Drugs, Religion, and Cultural Heritage : An Analysis of the Public Policies Regarding the Use of Ayahuasca in Brazil
Henrique Fernandes Antunes
The International Journal of Religion and Spirituality in Society, 2018, Volume #, Issue #,
In 1985, ayahuasca was banned for a short period of time by the Federal Council of Drugs (CONFEN). After more than two decades of debates and public policies, the Brazilian government consolidated the regulation of ayahuasca consumption for religious purposes and recognized ayahuasca groups as legitimate religions and part of the cultural heritage of the Amazon region. The aim of this work is to demonstrate that scholars played a crucial role in shaping public policy related to the regulation of ayahuasca exclusively for religious purposes, as well as influencing the public recognition of the Brazilian ayahuasca religions. Thus, by participating in the decision-making processes and incorporating elements from the academic field into the debate, Brazilian researchers contributed to mold the regulation of ayahuasca and shape public policies.
Keywords : Ayahuasca, Drugs, Religion, Culture, Public Policies
The First Public Policies Regarding the Use of Ayahuasca in Brazil yahuasca2 is one of the many names given to a tea with psychoactive properties produced from two plants native to the Amazon forest—the vine Banisteriopsis caapi and the leaves of a shrub, Psicothrya viridis. It contains, among other psychoactive substances, DMT (dimethyltryptamine), an internationally banned substance according to the 1971 Convention on Psychotropic Substances (CSP) of the United Nations (Labate 2012). In Brazil, besides the vast majority of indigenous groups that consume ayahuasca, one can also highlight the significant presence of three ayahuasca groups in the Amazon region founded between the 1930’s and 1960’s: Santo Daime, Barquinha, and the União do Vegetal. They are known in the academic literature as Brazilian ayahuasca religions.3 In the late 1970s and beginning of the 1980’s, the expansion of ayahuasca use throughout Brazil created new dynamics, as churches linked to Santo Daime and União do Vegetal were founded in some of the country’s largest cities. As a result, ayahuasca groups acquired increased visibility.
The debate concerning ayahuasca use reached its highest peak in the 1980’s with the participation of new social actors in the debate such as scholars, governmental institutions, and the national media. In the mid-1980s, ayahuasca was banned for a period of six months by the Federal Council of Drugs (CONFEN), but later its use was temporarily authorized by the Brazilian government. After more than two decades of debates and public policies, in 2010, the Brazilian government, through the National Council of Drug Policy (CONAD), regulated ayahuasca consumption for religious purposes, recognized ayahuasca groups as religious organizations, and as part of the cultural heritage of the Amazon. In this light, the aim of this article is to analyze some of the key developments that contributed to the recognition of ayahuasca use from a potentially harmful drug to a religious and cultural tradition in Brazil. The article will focus mainly on the normative processes developed throughout three governmental institutions: the Federal Council of Drugs (CONFEN), the National Council of Drug Policy (CONAD), and the National Institute of History and Patrimony (IPHAN). The main objective of this article is to demonstrate how the work of scholars played a crucial role in the regulation and recognition of the religious use of ayahuasca, shaping the public policies over the last three decades.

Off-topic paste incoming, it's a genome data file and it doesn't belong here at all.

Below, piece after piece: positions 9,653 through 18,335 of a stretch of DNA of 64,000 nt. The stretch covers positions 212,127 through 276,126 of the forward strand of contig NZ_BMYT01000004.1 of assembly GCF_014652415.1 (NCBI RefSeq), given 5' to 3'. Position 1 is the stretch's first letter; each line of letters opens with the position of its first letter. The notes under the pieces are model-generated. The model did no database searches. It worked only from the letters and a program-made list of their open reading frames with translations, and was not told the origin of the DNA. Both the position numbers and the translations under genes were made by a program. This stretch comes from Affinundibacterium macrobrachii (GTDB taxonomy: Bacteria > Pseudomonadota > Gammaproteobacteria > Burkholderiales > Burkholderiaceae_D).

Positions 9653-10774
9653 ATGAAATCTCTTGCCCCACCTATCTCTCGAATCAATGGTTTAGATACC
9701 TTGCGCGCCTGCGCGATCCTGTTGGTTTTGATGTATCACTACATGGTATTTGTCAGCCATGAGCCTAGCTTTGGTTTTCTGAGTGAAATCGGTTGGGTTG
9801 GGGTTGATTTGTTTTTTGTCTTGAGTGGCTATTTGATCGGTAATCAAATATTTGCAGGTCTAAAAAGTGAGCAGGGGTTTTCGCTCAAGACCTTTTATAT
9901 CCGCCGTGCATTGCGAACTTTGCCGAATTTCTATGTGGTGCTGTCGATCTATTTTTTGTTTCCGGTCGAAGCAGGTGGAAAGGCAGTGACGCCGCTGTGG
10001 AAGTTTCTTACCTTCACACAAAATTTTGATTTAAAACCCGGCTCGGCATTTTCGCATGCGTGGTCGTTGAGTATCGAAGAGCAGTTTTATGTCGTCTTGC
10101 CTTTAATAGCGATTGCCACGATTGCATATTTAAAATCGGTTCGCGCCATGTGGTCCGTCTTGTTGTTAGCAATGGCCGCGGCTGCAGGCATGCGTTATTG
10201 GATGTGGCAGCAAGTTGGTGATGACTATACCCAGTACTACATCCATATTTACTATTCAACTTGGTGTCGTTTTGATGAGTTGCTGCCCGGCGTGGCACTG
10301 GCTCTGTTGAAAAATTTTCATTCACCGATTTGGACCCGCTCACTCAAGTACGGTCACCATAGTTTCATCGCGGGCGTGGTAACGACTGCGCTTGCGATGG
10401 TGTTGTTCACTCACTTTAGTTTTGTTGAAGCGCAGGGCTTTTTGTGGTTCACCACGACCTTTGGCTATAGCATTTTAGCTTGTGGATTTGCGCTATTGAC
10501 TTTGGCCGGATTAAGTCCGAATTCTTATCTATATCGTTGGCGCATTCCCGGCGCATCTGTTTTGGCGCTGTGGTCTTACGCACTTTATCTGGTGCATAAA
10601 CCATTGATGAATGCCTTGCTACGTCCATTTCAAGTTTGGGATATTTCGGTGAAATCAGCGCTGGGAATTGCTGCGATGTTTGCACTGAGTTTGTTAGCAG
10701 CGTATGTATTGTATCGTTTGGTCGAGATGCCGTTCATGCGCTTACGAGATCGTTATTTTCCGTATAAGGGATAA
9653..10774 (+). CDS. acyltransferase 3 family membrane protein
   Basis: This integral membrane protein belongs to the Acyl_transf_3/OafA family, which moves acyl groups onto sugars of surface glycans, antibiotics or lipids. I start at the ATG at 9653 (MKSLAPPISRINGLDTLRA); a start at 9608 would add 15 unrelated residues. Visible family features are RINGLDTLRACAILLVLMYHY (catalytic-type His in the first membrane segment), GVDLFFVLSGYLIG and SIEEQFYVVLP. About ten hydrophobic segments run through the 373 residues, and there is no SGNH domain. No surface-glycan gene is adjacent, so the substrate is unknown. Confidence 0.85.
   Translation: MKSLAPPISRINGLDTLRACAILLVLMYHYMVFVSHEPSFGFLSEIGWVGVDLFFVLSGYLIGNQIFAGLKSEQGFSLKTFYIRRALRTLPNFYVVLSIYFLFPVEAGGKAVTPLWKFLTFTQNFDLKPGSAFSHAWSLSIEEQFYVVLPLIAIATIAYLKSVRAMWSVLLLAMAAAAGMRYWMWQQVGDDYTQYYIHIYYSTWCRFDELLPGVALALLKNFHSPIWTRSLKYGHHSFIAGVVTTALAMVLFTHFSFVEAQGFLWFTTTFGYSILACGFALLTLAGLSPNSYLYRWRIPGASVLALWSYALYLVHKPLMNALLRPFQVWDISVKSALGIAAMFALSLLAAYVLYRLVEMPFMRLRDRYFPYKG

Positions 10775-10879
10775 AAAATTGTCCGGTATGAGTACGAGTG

In 1985, Banisteriopsis caapi, one of the plants used in the making of ayahuasca, was included in the list of banned substances by the Division of Drugs (DIMED), an agency that belonged to the Ministry of Health. Months later, members of a Brazilian ayahuasca group, União do Vegetal (UDV), solicited the Federal Narcotics Council (CONFEN) to reconsider the measure. Ayahuasca remained banned for six months when CONFEN decided to allow the use of the tea until a final decision was made (Resolution no. 6, CONFEN, 86). After two years of evaluations, in which members of CONFEN visited ayahuasca groups, participated in rituals, and interviewed its members, CONFEN released the Final Repor —Ayahuasca (1987). A number of scholars from various fields such of as anthropology, sociology, philosophy, psychology, and psychiatry worked as advisors prior to the publication of the report. It argued in favor of the exclusion of Banisteriopsis caapi from the list of banned substances (Labate 2005).
According to the report, most of the inquiries made by the working group during the investigations involved two categories in particular: “hallucinogens” and “cultures.”